Finding my style has been something I've been seeking for years. Growing up I always forced my creativity to a breaking point, where I couldn't create anymore. Little did I know my passion would come so naturally and in the time I wasn't looking for it. Creating aerial images with a drone has caught my attention and will never let go in this lifetime. I had yet to see aerial imagery in a painting, and tho I am not fully painting in the impressionist style, and not fully realistic, I've been searching to give it a name and a place in the world. I didn't know what to call the seascapes from above until my husband came up with the name "MarAlto" style. Meaning "above the sea" in Spanish. I took hold right away having my first love of the sea grow from the Spanish town I grew up in. We documented the first massive painting I painted in the MarAlto style.
Video by : @supersilia
One night after about 3 days of adding layers to my brother's desk-to-be, he just simply came into the garage turned paint studio and asked me if I wanted to fill this space on his wall he had specially made for an art piece years ago. The wall space is 6ft by 5 ft.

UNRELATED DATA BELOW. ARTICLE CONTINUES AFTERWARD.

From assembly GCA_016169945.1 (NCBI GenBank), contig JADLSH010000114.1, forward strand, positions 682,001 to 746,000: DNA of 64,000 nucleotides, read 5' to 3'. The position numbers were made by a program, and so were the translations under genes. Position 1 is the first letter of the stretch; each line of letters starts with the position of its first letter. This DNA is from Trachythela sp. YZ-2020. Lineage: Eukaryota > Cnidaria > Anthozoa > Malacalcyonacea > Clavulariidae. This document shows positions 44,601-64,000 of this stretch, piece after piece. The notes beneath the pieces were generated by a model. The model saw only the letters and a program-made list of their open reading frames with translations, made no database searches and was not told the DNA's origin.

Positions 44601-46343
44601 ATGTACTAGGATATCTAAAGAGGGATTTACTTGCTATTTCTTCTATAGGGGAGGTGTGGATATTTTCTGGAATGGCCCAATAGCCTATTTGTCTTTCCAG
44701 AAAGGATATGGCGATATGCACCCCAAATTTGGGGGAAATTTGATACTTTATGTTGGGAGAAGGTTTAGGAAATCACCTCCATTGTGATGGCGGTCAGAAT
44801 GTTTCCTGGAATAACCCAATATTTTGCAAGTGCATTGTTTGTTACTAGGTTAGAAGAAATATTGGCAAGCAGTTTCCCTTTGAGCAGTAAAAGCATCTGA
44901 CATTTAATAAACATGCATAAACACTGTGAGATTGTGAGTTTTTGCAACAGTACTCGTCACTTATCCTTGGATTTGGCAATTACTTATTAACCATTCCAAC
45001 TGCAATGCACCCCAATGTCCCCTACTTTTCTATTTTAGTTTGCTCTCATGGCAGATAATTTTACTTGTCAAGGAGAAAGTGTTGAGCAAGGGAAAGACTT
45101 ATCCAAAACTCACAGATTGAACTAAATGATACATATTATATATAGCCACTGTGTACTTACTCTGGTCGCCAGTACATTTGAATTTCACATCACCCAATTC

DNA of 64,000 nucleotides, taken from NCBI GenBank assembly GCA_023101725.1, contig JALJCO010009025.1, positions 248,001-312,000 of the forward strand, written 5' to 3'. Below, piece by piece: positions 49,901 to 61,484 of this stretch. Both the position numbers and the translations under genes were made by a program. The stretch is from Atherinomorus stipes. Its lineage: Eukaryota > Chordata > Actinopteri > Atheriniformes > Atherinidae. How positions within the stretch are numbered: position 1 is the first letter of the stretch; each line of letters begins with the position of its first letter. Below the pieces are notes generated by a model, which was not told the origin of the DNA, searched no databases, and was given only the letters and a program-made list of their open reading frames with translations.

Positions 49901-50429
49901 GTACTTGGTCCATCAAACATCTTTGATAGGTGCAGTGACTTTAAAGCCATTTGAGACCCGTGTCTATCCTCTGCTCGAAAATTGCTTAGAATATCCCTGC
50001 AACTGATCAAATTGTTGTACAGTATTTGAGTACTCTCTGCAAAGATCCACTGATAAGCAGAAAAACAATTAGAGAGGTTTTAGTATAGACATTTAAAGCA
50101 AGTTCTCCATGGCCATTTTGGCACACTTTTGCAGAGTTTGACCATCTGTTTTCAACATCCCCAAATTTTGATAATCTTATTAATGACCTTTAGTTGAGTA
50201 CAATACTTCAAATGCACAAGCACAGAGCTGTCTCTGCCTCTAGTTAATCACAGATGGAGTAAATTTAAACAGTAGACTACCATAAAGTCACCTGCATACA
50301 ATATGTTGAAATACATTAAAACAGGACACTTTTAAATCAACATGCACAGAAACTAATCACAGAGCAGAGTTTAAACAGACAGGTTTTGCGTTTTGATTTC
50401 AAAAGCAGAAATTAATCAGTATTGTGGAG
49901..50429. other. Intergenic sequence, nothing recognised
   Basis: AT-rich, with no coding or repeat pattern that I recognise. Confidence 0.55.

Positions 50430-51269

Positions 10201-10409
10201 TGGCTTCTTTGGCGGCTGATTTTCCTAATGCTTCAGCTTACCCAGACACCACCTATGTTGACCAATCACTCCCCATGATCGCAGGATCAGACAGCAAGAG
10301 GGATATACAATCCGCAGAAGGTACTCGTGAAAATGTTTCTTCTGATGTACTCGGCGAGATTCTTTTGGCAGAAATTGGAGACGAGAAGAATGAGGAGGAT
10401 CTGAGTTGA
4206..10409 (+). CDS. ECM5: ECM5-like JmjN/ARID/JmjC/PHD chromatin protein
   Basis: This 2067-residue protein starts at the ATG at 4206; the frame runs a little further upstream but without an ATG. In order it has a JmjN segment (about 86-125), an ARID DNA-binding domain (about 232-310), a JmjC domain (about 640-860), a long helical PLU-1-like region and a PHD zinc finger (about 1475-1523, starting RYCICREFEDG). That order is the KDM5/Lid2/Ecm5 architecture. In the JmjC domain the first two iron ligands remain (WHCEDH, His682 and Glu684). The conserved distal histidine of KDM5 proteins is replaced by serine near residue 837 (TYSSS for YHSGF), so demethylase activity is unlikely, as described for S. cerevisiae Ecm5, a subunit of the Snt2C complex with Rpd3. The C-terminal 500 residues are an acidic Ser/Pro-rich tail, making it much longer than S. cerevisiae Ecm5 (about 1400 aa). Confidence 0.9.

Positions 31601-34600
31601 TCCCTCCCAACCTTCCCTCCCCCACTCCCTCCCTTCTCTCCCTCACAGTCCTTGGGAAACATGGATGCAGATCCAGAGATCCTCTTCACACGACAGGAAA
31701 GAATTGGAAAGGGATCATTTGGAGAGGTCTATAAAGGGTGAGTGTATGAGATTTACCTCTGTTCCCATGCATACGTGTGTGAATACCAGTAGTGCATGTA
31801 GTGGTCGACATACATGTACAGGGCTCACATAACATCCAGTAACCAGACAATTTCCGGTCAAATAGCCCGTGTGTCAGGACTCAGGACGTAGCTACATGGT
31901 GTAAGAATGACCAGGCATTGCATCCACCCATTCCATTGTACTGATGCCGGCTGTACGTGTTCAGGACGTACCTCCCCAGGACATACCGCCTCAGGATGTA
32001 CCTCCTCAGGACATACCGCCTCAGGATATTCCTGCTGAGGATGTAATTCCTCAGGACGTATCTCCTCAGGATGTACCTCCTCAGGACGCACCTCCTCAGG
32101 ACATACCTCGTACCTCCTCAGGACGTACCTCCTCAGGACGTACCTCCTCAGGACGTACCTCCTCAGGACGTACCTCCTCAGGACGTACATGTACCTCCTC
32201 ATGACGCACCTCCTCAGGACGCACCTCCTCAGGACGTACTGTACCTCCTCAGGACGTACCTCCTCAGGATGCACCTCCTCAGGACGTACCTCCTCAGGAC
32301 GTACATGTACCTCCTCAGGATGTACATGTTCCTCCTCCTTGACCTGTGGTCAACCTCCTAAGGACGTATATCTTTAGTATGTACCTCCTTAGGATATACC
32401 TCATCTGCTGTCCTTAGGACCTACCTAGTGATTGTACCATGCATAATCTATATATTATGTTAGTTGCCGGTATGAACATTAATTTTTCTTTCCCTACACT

"Ha, you're joking, right? You better not be joking." Those were my thoughts as I grew increasingly more excited of painting a piece to fill a space 6ft by 5ft.
Anyone that is close to me has known that's where I eventually want to be in my painting career...to be painting on a big scale. I knew how I felt about painting a 2x3 foot piece and how much I love it, and I knew I would just get lost (in a good way) in a piece of this scale. That night, impulsive and as rad as my brother and wife are, they bought all the supplies and got in contact with a custom wood piece to be made.
I extended my winter break to stay in California and paint for him. And tho my husband and I weren't able to document all the steps that go into an art piece of this scale, maybe I can show or tell just a bit about the process.
After prepping the wood and setting up the paints and all that goes with the paints... I prepared for 2 layers a day filling 6-8 layers. Eight days later, filled with 35 hours + of concentration I was able to bring an ocean to life.
Ehukai is a beach on the north shore of Oahu, and my brother takes his family there every year. I took the art section by section, not really knowing I was painting Ehukai until we took it out of the garage and stepped back. There was the channel, the sandbar, the whitewash pushing at the angle it usually does in spring time. Lost in the process, so happily lost. Glad we were able to capture a small part of the process and document my first time completing a piece of this scale.
Honestly when he first asked me I thought I would get scared to paint it. To be scared that I wouldn't make anything good enough to be in his house. I've gotten scared to paint for people, but I think the bigger I paint, the more comfortable I become. The bigger I paint the more able I am to play with shapes and shadows. The depth that it brings and the attention it demands is something I can't take full credit for. I trust in the flow of my paints and my love for the ocean to take control.